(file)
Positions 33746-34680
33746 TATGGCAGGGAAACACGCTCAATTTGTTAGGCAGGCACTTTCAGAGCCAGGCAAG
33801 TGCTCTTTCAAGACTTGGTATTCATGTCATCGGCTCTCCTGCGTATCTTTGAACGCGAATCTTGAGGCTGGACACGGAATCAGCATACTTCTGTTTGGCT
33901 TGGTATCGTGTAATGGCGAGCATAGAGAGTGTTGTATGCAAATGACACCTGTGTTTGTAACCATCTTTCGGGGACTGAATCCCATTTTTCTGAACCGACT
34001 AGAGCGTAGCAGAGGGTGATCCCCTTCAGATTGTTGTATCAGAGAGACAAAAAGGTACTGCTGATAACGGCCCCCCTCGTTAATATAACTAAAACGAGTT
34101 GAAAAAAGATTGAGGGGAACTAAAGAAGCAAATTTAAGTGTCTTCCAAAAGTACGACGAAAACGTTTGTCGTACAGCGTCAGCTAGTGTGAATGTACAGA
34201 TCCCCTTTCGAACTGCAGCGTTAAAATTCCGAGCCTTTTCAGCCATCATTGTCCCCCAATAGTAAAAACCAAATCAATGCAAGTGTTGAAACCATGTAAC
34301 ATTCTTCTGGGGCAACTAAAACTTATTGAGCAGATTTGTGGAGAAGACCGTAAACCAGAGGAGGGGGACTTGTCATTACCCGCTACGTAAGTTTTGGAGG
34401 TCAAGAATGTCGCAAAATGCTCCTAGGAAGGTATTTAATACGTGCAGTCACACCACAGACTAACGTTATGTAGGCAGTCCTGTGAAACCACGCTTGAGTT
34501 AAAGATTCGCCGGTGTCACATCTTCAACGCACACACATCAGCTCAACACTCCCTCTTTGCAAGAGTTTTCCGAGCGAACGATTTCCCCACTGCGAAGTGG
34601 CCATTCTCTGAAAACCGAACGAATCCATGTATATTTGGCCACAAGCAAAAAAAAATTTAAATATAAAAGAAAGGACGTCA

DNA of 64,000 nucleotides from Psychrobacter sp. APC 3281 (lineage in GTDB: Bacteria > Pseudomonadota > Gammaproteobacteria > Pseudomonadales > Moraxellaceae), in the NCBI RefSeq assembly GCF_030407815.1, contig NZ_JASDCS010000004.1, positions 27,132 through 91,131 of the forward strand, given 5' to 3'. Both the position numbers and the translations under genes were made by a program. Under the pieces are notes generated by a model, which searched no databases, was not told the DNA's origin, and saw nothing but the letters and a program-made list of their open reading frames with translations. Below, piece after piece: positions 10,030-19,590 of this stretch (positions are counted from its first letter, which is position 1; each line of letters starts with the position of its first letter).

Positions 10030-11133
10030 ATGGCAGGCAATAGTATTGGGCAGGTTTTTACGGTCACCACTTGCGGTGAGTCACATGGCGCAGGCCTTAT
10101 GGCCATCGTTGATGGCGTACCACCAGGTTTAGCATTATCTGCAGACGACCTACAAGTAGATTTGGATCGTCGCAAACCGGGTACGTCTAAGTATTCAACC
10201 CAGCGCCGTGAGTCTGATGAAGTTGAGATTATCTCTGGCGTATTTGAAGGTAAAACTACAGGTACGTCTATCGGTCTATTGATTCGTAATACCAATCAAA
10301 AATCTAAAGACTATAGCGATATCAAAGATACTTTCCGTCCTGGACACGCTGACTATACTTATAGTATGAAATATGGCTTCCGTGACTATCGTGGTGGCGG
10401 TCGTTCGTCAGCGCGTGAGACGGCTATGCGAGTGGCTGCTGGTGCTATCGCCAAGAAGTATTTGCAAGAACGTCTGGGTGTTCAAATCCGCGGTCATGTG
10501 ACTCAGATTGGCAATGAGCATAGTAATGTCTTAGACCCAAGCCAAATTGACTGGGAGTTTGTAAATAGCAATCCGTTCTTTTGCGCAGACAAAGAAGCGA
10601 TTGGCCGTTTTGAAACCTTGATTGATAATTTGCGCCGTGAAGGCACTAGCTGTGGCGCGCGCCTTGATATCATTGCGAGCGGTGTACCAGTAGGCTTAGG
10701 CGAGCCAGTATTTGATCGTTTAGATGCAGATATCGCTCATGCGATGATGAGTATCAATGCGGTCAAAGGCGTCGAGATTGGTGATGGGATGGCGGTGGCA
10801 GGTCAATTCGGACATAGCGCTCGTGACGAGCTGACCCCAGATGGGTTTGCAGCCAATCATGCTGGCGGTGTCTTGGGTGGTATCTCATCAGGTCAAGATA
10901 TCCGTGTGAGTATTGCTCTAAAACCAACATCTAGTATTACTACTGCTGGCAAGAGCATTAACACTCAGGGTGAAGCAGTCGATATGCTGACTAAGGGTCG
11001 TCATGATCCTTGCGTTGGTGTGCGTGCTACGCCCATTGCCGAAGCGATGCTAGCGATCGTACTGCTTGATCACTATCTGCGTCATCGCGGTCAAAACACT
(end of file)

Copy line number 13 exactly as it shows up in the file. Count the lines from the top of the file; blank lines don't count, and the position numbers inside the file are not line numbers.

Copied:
Positions 10030-11133